Many of you are avid readers of works of J.R.R. Tolkien, the author of The Lord of the Rings series. Others may be huge fans of the movies. Tolkien’s work happens to be filled with some of the most beautiful prose and poetry found in 20th century fiction writing. Much of it takes from wisdom found in many parts of the world and reflects deep truths that are found within the Abrahamic, and thus the Islamic, tradition. This will be the beginning of a series in which we will explore selected passages from Tolkien’s work and explain how the lines reflect general wisdom that have specific relevance to the Muslim.
For those that may be uncomfortable with this approach, the idea here is not to take 20th century fiction as a source for religious guidance. The idea is to show that the wisdom of Islam and Divine Revelation is reflected in all of creation and drops of that wisdom inform cultures all over the world. As is narrated in at-Tirmidhi:
“The statement of wisdom is the lost property of the believer, so wherever he finds it then he has a right to it.”
BismilLah (In the Name of God)
“All that is gold does not glitter
Not all those who wander are lost”
(The Fellowship of the Ring, J.R.R. Tolkien)
Context in The Lord of the Rings
These are the first two lines of a poem written by Bilbo Baggins. They are in reference to the Dunedain, the descendants of the nobles and royals of Gondor, who sailed across the sea when their ancestral home, the Island of Numenor was destroyed by the One due to their breaking of his commandment to never try to reach the Undying Lands. The evil Sauron is able to convince some men to cross the sea and invade the Undying Lands so that they might be immortal. A group known as the Faithful refused to break the commandment and left Numenor to come to Middle Earth as the invaders were destroyed by the One himself. After founding the Kingdoms of Gondor and Arnor and the gradual descent of the kingdoms into decay and chaos, the descendants of the Faithful become wanderers. Their role was to secretly and discreetly allow their line to survive while fighting unknown to protect Middle Earth. Aragorn was their leader before the War of the Rings. These lines mirror a number of Islamic lessons and ideas.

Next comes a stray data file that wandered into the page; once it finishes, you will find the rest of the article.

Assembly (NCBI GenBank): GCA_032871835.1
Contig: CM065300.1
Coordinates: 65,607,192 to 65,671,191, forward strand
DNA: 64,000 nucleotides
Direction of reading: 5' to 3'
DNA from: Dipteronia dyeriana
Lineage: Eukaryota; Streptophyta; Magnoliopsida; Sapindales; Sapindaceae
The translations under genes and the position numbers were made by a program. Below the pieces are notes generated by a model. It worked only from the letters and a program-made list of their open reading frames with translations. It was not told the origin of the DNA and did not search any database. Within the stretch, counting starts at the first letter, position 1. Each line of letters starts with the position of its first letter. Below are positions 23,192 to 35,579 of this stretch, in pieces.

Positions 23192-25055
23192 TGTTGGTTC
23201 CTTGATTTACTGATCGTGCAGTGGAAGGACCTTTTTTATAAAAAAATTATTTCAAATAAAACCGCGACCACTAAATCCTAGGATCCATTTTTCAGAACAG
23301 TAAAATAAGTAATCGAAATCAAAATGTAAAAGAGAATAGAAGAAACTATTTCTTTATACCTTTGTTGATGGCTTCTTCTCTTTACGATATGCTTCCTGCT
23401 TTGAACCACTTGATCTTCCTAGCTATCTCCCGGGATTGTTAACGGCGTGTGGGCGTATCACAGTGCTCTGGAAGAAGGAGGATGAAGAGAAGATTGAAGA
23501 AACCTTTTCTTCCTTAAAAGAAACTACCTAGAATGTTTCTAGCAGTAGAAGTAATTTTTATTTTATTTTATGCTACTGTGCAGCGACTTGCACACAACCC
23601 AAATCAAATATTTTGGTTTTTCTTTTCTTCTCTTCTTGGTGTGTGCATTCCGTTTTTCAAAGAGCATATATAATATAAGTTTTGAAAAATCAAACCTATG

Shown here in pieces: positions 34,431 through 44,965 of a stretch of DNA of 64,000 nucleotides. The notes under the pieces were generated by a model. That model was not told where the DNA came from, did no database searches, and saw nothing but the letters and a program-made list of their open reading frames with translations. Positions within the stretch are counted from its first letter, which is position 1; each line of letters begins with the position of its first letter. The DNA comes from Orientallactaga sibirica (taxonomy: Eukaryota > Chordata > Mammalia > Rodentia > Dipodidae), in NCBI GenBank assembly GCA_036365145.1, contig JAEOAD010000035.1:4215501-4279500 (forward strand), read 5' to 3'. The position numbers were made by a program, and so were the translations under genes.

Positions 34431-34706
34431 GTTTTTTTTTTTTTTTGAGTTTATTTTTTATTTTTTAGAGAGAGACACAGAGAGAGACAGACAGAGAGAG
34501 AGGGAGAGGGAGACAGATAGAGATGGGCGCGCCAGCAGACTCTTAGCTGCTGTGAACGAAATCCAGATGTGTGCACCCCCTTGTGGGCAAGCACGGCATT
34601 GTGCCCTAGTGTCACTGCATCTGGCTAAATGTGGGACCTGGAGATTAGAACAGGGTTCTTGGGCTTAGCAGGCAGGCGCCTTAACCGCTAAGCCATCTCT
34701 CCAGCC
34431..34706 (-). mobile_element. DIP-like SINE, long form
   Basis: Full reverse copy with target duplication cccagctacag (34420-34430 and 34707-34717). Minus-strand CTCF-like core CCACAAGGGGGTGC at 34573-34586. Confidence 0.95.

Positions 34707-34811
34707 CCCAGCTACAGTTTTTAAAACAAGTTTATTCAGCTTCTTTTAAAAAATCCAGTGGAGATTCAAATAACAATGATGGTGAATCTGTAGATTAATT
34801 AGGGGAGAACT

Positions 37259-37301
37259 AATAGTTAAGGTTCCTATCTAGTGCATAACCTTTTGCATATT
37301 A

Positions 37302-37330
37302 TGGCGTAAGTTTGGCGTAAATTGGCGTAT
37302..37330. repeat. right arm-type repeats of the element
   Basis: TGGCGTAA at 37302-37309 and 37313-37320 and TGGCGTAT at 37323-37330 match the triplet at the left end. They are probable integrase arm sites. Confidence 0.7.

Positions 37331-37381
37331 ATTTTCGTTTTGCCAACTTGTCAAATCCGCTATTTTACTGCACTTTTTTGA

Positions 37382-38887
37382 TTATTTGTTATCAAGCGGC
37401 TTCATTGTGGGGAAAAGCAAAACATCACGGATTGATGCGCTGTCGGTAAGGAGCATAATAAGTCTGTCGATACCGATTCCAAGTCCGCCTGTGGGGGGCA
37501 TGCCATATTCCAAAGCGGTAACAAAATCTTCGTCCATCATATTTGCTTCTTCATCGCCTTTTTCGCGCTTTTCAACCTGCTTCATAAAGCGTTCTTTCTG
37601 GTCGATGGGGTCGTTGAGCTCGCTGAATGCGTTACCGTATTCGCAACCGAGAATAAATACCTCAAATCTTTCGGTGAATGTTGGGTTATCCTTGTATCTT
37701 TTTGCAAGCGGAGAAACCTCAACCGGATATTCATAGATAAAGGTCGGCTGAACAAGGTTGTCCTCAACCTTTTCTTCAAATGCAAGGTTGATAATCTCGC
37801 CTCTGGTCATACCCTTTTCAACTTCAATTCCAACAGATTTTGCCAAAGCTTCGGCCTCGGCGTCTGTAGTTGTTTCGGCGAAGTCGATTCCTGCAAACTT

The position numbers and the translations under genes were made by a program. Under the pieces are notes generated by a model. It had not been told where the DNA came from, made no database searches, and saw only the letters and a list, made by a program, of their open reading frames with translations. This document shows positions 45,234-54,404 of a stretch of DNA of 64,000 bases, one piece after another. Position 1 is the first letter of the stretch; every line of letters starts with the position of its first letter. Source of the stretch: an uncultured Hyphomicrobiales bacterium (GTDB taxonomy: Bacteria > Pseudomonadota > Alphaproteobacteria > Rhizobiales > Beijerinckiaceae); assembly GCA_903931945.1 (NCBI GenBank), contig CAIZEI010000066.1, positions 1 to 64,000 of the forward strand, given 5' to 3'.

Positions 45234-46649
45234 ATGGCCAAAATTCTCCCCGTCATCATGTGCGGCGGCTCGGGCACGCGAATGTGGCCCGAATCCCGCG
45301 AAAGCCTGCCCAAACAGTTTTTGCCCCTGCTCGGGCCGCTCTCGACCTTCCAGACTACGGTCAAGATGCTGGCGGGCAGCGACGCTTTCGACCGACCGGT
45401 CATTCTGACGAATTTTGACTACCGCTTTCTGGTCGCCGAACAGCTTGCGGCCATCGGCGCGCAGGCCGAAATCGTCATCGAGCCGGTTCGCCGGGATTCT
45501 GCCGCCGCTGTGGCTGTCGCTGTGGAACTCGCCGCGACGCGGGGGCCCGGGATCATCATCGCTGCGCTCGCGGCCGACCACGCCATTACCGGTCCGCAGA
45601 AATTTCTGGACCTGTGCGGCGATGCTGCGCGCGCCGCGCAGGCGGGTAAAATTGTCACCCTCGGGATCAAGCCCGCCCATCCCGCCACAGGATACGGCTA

Some Islamic Thoughts1. There are many human beings that God, subhanahu wa ta’ala (exalted is He), has placed on the Earth who are unknown, hidden, and go about doing the work of God without any recognition or fame. They come from a spiritual and educational, and sometimes even familial, line connecting them to the Final Messenger of God ﷺ (peace be upon him). As the Messenger ﷺ said: “When the believers enter Paradise, there shall already be a number of people inside Paradise. The believers will ask, ‘How did you get here?’ The people shall respond, ‘We used to worship Allah secretly, so he placed us in Paradise secretly.'” For those seeking sincerity, this is a wonderful goal. Those who go out of their way to worship Allah (swt) and do good things secretly, Allah will reward them with some among His secrets in this world, and reward them secretly in the next, by His permission.
These people, the Friends of God (swt), are the gold of humanity, its most precious treasure, and one of the reasons that we are bestowed with divine Grace on the Earth. But just like the fictional Dunedain, they do not glitter, shine, flash, or have a ton of YouTube videos or social media entries. They put their head down and work to worship and serve others. We can pray that Allah (swt) allows us to meet them and learn from them—but even more critically—that by His unfailing mercy, He allows us to be like them.
This does not mean that utilizing social and mass mediums is a negative thing. Rather, as the statement says, simply that not everything that is gold necessarily HAS to glitter. That is, just because someone is not famous, well known, or all over the internet, does not mean they are not of amazing quality, close to God (swt) and useful to His servants.
Ibn Ata’illah, rahimahu Allah (May God have mercy on him), writes: “Bury yourself in the Earth of being hidden. For what grows without being buried, does not come to fruition.”